Those who yearn for the old days where music wasn’t digital yet and you could feel every note while a song was playing, you’re going to love Seoul’s Hyundai Card’s “Music Library + Understage” complex. This vinyl record mecca houses 10,000 records (or 10,071 to be exact), 3,000 vinyl-related books, and every issue of Rolling Stone magazine since its first issue in 1967!
Tucked away in a state-of-the-art building in central Seoul, the library of records are the combined collections of several Korean music collectors who scoured the globe to find both popular and rare records.
The building’s top two floors are dedicated to records and music publications from the ’50s to the present, while the basement is the Understage performance venue for indie artists. The building is even equipped with six LP players in the main atrium for people to listen to!
Excited to take a little tour down music history? Then you’ll love that this music library has three coveted vinyl records that are so rare, some don’t even know of their existence! So keep reading below for the rare vinyl records that you’ll only find at this record library!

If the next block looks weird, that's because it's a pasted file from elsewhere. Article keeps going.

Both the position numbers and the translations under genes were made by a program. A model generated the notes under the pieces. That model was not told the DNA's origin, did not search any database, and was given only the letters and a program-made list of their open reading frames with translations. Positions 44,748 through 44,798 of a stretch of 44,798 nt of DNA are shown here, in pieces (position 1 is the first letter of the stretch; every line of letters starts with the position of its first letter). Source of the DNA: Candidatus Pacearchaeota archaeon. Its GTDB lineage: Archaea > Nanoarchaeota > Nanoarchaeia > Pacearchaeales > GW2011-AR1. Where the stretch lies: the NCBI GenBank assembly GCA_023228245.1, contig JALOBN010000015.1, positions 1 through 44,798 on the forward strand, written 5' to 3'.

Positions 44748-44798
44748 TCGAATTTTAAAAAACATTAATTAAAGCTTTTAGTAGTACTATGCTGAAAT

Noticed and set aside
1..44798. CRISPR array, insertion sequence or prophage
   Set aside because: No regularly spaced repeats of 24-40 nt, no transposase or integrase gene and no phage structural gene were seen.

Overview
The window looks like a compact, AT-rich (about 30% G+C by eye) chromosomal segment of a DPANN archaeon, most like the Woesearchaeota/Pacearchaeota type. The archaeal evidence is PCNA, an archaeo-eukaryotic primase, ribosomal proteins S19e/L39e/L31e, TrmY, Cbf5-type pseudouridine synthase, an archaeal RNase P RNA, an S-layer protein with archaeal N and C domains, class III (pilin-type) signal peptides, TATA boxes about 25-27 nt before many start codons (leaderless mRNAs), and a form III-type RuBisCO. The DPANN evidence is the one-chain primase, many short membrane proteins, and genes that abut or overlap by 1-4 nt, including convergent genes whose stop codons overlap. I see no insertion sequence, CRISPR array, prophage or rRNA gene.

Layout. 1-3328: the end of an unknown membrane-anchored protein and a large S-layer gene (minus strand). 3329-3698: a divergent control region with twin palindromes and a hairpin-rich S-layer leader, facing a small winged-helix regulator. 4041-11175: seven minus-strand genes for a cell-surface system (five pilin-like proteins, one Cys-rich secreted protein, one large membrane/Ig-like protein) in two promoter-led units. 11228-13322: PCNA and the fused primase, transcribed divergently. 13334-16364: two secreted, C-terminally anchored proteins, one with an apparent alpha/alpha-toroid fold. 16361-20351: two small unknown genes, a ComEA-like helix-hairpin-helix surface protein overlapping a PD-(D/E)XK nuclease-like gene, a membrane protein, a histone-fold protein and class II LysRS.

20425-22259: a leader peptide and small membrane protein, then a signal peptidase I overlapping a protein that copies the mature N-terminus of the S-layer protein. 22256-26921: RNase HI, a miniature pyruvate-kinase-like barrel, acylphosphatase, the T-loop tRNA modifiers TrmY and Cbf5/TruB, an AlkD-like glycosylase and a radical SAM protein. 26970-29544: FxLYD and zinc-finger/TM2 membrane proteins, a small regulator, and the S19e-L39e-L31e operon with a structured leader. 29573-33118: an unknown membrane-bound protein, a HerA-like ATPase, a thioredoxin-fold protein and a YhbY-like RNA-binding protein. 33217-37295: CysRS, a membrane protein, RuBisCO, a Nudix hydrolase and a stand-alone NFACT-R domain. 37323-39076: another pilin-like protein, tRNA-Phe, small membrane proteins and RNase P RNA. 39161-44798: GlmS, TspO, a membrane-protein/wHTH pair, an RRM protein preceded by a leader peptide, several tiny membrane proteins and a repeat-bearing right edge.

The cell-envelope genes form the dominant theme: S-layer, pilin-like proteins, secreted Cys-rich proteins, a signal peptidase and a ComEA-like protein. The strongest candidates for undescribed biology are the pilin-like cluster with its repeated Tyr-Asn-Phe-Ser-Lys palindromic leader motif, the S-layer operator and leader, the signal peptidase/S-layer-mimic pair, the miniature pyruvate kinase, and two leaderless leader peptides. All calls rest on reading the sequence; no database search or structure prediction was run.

"God Save The Queen" by Sex Pistols (1977)
Released in 1977 during Queen Elizabeth II’s Silver Jubilee, “God Save the Queen” was highly controversial for its time due to it being regarded as an assault on the Queen and the British monarchy. Being banned by the BBC and Independent Broadcasting Authority didn’t stop the song from making it to #2 on the UK Singles Chart, though!
Beatles fans may remember this album for its scandalous original cover, called the “butcher cover,” where the band was dressed in smocks and covered in decapitated baby dolls and meat. While most records of this album show a more conservative shot, the Music Card + Library has the original one, which will surely attract music and Beatles fans alike!
By far the most famous Rolling Stones promotional album, only 400 records were created in 1969 — 200 for the U.S. market and 200 for the U.K. market. The album features more of the band’s obscure tracks, with the album cover being taken during a recording session for their 1969 album Let It Bleed.